Exhibition in Huddersfield reveals tragic search for the missing after the Holocaust A major exhibition about the agonising search for the missing after the Holocaust is coming to Huddersfield.
The exhibition called Fate Unknown: The Search for the Missing after the Holocaust will be at the Holocaust Centre North which is in Schwann Building in the University of Huddersfield from November 9-23.
The exhibition has been organised by the Wiener Holocaust Library in London, home to the UK’s International Tracing Service Digital Archive which holds millions of documents related to the Holocaust and Nazi era.
This exhibition tells the remarkable, little-known story of the search for the missing after the Holocaust. It considers the legacy of the search for descendants of those affected by World War Two and the impact of those who fate was never known. By the end of the war millions of people had been murdered or displaced by war and genocide. Families and communities were torn apart. Many were missing and some people’s fates remain unclear to this day. Despite immense logistical challenges, a number of charities such as the British Red Cross Society and the Jewish Relief Unit attempted to help find missing people and reunite families. Their efforts came together what became known as the International Tracing Service. The exhibition is free and anyone is welcome to see it.
On Wednesday, November 23, there will be a family history workshop at Holocaust Centre North from 3.30pm to 5.30pm to give people advice on how to navigate the International Tracing Service Digital Archive and explore how use it for your own research. It will be led by The Wiener Holocaust Library’s ITS archive team manager Elise Bath and Holocaust Centre North’s archivist Hari Jonkers.
Immediately after this event at Holocaust Centre North there will be a talk from 6pm to 8pm by Dr Christine Schmidt and Professor Dan Stone who curated the exhibition Fate Unknown: The Search for the Missing after the Holocaust.
Repaired west window at Rotherham Minster helped by a grant from the Yorkshire Historic Churches Trust
Talk about the work of Yorkshire Historic Churches Trust
Thursday, October 13, 2022, at 7pm at Holy Trinity Church, Trinity Street, Huddersfield, HD1 4DT
This illustrated presentation by Yorkshire Historic Churches Trust will look at the help for the county’s fragile churches.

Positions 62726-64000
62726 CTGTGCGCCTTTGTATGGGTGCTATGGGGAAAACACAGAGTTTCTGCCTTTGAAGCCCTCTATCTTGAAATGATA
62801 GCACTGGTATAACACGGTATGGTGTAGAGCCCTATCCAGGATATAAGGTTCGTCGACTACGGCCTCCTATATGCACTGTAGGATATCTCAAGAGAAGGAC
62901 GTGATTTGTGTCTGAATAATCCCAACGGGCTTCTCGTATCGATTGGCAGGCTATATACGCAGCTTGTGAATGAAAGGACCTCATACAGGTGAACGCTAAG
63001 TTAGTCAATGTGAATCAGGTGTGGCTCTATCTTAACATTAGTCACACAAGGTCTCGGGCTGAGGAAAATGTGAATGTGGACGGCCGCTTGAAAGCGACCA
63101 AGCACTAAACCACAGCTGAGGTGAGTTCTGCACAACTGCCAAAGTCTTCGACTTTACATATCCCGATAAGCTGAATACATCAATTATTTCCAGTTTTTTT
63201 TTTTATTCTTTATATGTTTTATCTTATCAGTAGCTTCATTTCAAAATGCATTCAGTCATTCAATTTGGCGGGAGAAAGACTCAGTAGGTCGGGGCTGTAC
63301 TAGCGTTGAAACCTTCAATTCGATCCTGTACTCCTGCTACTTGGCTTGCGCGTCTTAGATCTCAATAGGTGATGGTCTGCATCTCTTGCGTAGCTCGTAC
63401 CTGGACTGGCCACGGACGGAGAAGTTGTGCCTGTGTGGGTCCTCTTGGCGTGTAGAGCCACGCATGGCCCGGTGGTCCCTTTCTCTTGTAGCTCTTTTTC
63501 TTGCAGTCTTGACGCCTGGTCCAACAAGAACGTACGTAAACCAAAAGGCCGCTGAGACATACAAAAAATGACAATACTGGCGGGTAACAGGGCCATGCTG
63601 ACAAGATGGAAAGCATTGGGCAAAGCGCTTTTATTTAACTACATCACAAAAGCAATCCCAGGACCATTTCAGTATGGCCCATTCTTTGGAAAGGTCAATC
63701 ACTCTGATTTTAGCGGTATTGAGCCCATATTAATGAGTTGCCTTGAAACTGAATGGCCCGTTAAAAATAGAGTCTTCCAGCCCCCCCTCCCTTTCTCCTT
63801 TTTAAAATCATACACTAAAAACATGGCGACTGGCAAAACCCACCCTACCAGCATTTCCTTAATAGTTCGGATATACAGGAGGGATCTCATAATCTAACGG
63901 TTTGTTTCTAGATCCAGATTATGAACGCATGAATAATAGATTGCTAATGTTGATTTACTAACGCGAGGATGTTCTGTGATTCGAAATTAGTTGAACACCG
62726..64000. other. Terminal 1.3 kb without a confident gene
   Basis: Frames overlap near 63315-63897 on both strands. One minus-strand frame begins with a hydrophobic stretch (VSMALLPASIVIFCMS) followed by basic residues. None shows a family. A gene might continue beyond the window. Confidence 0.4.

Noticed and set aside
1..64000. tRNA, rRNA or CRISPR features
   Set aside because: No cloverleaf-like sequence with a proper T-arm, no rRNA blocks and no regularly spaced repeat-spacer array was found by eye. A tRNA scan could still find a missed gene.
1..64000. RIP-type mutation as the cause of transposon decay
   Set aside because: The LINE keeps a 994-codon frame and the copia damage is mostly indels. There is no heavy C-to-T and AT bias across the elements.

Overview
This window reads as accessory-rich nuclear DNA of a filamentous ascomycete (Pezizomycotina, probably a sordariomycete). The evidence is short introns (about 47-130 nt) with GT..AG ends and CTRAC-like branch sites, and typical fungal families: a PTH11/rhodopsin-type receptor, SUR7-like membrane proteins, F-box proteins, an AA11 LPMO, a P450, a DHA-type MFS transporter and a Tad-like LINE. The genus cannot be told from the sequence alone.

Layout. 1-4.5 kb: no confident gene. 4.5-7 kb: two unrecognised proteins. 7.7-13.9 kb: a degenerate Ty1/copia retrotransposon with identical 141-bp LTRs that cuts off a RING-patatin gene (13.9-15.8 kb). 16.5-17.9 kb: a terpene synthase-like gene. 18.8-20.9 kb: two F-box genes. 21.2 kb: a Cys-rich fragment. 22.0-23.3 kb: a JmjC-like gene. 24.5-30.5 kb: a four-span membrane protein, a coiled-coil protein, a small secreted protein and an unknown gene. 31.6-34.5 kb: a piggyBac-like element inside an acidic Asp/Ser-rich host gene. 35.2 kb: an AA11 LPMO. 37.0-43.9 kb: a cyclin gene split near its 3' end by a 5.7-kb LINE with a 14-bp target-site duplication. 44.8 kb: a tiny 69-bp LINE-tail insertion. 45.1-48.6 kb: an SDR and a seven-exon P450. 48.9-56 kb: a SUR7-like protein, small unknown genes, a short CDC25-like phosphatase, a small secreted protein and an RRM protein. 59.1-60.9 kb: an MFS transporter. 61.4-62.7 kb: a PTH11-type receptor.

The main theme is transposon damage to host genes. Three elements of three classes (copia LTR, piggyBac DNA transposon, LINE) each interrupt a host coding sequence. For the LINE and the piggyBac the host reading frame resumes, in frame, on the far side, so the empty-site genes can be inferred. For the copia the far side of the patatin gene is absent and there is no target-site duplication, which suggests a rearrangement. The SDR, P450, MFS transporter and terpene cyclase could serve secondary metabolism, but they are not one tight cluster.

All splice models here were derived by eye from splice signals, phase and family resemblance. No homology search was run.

The Trust, formed in 1988, provides grants to Christian churches of any denomination or age, listed or unlisted, and used for public worship within Yorkshire.
Trustee Dr Jane Crease and Grant Committee chair Sylvia Johnson will talk about the work of the Trust and how it operates.
There will be a short introduction to the Ecclesiastical Exemption which covers five Christian religious groups or denominations in England. This means they are exempt from certain provisions of the planning acts, including the need to apply for listed building consent, for ecclesiastical buildings. This will be followed by a couple of interesting case studies.
The evening begins with a cup of tea or coffee served from 6.30pm and a welcome to Holy Trinity Church by their architect Stuart Beaumont, of One 17 Design.
There will be an opportunity for questions and answers and the evening is expected to finish by 8.30pm. The presentation will be of interest to anyone who is keen to discover more about the region’s historic churches and will cost £3 per person for Huddersfield Civic Society members and £5 for non-members. Payment can be made directly to Huddersfield Civic Society: Account Number 50525022; Sort Code 20-43-04; Ref: YHCT and your surname.
Alternatively, you can pay at the door on the evening.
Guided tour of Woodsome Hall in Almondbury
Sunday, October 30, 2022 at 2pm
Woodsome Hall at Woodsome Hall Golf Club in Almondbury is a Grade One listed building with a history stretching back 800 years.